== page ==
Sisters buck attached, note the dagger sticking out of the middle of the palm!
 

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20180912_090057.jpeg
 

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Since she's only 14, before investing in a high dollar rifle, why not go with a Savage or Weatherby Camilla? Not CRF but are more suited to her stature. Also, if she loses interest in hunting (God... Heaven forbid!) you don't have a lot of money wrapped up. Also, when she graduates from college a really nice rifle along with safari number two would make a great graduation gift.
As far as Kimber: I'm done with them. I purchased a Kimber Montana in .257 Roberts back in 2012. I've had trouble getting accuracy out of it. At the SCI convention I approached them and acknowledged that this purchase predates their "minute of angle" guarantee, but inquired if I could send it in for them to look at. Their response was basicly, you can but it's on you. I also called Kimber and got a similar response. I have come up with a couple of loads that give OK accuracy but their indifference ticked me off.
 

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meigsbucks, I certainly don’t blame you. I guess I got a good one in my 243 or just found the right loads. I may regret cutting the stock down, but she is a wonderful kid!
 
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I’m looking for a light weight synthetic stainless steel rifle in 6.5 Creedmore for my granddaughter’s 2020 Africa hunt. She will be 14 then and I’m sure the stock will need to be shortened. I called Kimber C.S. To find out if their Montana or Hunter model stocks could be shortened. The answer was an unreasonable, to me, answer that it would void their warranty! Any of their guns! If warranty service was needed, they would charge you for a new stock first, mount it, then test it even if it were a bolt malfunction, broken firing pin or what ever the issue!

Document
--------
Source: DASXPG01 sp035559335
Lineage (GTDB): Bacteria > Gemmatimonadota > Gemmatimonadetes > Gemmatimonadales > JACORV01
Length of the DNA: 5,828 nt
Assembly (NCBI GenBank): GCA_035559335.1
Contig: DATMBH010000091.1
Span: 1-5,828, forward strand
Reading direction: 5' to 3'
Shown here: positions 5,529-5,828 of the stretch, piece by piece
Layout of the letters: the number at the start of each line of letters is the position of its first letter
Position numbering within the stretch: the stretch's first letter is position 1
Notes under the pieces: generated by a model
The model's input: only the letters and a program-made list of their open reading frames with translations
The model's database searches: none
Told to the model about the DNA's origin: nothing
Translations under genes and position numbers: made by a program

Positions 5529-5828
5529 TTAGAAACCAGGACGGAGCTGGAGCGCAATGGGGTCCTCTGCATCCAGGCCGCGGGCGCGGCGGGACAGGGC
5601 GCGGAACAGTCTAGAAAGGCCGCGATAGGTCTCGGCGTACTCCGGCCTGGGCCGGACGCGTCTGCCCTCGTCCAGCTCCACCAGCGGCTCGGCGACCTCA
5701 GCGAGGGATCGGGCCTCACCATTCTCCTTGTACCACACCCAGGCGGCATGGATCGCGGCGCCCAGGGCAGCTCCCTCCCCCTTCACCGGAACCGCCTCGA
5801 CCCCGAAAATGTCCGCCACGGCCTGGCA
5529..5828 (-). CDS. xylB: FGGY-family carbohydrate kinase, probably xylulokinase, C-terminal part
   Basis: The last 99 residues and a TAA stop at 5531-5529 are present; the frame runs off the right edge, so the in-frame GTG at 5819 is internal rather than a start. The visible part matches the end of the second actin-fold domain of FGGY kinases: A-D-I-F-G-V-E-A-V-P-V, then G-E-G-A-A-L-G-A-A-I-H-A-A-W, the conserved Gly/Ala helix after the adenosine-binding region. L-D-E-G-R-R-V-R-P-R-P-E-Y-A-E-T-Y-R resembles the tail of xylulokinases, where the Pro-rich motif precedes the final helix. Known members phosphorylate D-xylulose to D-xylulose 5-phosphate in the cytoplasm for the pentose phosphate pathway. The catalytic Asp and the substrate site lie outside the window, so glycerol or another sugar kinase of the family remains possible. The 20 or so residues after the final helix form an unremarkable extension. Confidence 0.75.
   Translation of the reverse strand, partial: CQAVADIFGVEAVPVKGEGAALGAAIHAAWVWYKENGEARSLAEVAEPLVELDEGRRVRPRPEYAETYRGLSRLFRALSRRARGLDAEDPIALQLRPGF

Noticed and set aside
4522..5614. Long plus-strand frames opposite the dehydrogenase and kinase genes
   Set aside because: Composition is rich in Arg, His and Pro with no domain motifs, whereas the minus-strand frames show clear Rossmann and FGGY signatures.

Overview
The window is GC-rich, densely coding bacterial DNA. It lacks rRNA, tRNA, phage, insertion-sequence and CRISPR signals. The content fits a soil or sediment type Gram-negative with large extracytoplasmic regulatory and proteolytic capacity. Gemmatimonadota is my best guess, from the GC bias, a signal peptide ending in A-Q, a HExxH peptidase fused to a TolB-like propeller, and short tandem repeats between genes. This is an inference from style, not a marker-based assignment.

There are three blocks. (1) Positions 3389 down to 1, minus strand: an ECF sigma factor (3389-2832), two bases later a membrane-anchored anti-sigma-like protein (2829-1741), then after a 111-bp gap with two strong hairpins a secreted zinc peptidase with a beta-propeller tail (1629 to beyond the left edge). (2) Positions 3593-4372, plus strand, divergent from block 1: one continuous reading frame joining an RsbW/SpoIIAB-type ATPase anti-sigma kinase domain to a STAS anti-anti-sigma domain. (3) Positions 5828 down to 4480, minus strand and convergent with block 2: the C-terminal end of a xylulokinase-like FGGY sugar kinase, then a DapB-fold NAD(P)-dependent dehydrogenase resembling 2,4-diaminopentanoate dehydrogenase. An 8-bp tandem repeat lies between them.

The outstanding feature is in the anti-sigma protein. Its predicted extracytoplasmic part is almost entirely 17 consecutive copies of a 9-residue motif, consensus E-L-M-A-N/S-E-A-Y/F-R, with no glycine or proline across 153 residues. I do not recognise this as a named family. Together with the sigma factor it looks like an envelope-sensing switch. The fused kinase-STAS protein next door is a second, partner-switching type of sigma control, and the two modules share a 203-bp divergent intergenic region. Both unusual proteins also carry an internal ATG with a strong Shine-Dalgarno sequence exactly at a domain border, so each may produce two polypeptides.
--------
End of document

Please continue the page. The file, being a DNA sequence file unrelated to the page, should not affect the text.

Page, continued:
Am I being too critical, or does this sound unreasonable?

I just wanted a control round feed Model 70 type action in a light weight (she is 85 lbs) rifle.

I have a 6.5 Montana. The stock is not overly large. She could probably handle it without cutting the stock down.
 

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Since she's only 14, before investing in a high dollar rifle, why not go with a Savage or Weatherby Camilla? Not CRF but are more suited to her stature. Also, if she loses interest in hunting (God... Heaven forbid!) you don't have a lot of money wrapped up. Also, when she graduates from college a really nice rifle along with safari number two would make a great graduation gift.
As far as Kimber: I'm done with them. I purchased a Kimber Montana in .257 Roberts back in 2012. I've had trouble getting accuracy out of it. At the SCI convention I approached them and acknowledged that this purchase predates their "minute of angle" guarantee, but inquired if I could send it in for them to look at. Their response was basicly, you can but it's on you. I also called Kimber and got a similar response. I have come up with a couple of loads that give OK accuracy but their indifference ticked me off.

The late manufacture Savages are shooting 1/2 moa with factory ammo at one quarter to one fifth the price of a K or C rifle.
 

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The late manufacture Savages are shooting 1/2 moa with factory ammo at one quarter to one fifth the price of a K or C rifle.

That is the gods honest truth and amazing how little they cost.

Accuracy isn't a secret keep all your machinery in good working order and change the cutters often and hire people who are willing to do things right.
 

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The weight of the gun is one of my primary considerations. She will be walking and stalking with a daypack here in the mountains of Colorado and Wyoming. I need a light rifle for the kind of hunting I do. I hunt dark timber for elk climbing over lots of deadfall from 8,500 feet to near the top.